SCREEN-SPACE: Between Nawazuddin Siddiqui’s homicidal psychopath and Vicky Kaushal’s corrupt, unhinged cop (pictured, right), might audiences find it hard to root for anyone?

Kashyap: The audience is forced to root for the world that these characters co-exist in. I am rooting for what is outside of the room when the two of them share a scene. I hope that someday, society will learn what goes on when two people like this are together, how they manipulate reality for their own gain. That is the world today and that is what the film represents. I wouldn’t be allowed to address the politics of the story directly in my country, so I address within the construct of a genre film. Genre films have always played that purpose, subverting the politics of their society. When this film comes out in India, people will start to discuss and debate its politics. I want that discussion to take place.

SCREEN-SPACE: The two men certainly represent two sides of the same coin, as it were…

Kashyap: ‘Raman’ is the name of the villainous god in Indian mythology. But in Sri Lanka, the same ‘Raman’ is the hero. So our religion, our very belief systems, has this dichotomy about the co-existence of good and evil. In India, there is much discussion about this aspect of our existence, of belittling one belief system in favour of your own. That intolerance is what is afflicting the world at the moment.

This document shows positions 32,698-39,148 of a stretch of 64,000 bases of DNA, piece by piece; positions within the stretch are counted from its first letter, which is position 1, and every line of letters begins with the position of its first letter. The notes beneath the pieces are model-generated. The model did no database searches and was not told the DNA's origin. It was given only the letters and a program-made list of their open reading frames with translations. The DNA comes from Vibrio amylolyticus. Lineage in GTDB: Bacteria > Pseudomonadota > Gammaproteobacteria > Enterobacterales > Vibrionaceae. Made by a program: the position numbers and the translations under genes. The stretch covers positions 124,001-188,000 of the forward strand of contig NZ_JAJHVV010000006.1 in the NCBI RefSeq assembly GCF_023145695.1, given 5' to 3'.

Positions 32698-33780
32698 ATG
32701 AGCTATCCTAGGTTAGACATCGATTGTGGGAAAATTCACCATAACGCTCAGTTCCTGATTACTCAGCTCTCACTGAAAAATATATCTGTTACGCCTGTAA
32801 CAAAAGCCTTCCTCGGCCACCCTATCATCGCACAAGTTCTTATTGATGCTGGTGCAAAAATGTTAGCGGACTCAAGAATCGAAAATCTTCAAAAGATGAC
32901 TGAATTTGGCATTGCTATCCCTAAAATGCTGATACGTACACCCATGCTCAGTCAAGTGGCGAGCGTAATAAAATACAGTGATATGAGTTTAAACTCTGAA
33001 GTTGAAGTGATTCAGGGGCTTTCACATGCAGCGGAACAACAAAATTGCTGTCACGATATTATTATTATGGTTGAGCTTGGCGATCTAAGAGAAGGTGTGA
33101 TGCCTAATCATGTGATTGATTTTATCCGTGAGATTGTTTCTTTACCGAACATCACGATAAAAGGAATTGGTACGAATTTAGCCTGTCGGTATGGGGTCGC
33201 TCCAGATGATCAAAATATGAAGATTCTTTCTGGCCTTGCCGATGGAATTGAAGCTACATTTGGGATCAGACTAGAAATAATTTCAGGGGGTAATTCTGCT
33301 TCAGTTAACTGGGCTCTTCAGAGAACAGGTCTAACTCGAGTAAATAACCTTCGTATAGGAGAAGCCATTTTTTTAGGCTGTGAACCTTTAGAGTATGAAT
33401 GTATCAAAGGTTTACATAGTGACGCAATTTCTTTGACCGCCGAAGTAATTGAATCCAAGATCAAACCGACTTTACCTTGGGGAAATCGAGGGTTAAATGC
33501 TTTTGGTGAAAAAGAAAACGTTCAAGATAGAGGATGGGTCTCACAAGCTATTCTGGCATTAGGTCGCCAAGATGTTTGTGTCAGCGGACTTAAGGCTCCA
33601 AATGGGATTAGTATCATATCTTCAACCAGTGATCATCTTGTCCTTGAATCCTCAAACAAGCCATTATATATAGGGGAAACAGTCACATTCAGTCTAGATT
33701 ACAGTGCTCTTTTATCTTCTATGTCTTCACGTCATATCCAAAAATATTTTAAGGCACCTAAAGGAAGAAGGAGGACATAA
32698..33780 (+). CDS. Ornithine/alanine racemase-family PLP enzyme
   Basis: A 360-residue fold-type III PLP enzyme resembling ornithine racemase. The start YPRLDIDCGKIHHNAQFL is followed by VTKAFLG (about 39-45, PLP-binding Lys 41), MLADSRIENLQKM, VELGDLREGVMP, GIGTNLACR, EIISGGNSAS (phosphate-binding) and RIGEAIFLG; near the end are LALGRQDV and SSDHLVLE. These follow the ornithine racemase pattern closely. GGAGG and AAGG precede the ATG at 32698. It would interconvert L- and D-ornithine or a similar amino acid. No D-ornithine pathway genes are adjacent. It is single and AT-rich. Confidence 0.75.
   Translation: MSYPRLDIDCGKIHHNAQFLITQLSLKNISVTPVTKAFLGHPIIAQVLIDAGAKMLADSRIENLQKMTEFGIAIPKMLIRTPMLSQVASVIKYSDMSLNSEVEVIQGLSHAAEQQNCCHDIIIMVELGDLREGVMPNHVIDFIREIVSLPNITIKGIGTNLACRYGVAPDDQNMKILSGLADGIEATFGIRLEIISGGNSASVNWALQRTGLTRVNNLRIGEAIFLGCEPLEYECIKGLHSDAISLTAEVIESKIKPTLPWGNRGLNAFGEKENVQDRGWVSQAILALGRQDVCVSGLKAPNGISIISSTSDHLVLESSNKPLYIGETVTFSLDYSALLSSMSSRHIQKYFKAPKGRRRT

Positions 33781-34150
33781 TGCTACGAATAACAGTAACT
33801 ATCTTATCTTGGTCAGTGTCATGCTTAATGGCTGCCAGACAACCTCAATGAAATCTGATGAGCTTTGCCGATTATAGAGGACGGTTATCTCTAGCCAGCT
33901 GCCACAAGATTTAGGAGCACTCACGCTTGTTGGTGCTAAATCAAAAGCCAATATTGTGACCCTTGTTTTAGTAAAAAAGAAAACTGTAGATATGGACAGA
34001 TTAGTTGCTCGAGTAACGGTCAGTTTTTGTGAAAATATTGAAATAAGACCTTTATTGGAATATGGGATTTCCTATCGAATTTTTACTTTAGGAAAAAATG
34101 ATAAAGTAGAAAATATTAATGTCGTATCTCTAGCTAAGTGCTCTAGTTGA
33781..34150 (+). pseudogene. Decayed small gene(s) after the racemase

SCREEN-SPACE: Are you concerned that the film might glorify the killer? Of turning him into a ‘Robin Hood’-type anti-hero?

Kashyap: Indian people know the story of the real Raman Raghav and they won’t confuse this movie’s version of him with the terrible person he was in real life. I’m doing more than projecting him as an anti-hero. I’m using the fact that audiences who flock to see him already view him as an anti-hero. This film is not a ‘whodunnit’, it is not about who is the serial killer; audiences go into the film knowing who the protagonist is. You know, I showed my actors and crew two films, Let the Right One In and We Are What We Are. These are neo-realistic films, about vampires and cannibals, which barely touch on the horror of their existence. I wanted to stress that we did not want to make a film about a serial killer, but about an individual trying to survive in a society with which his belief system is entirely at odds. (Pictured, right; Kashyap, centre, during the shoot).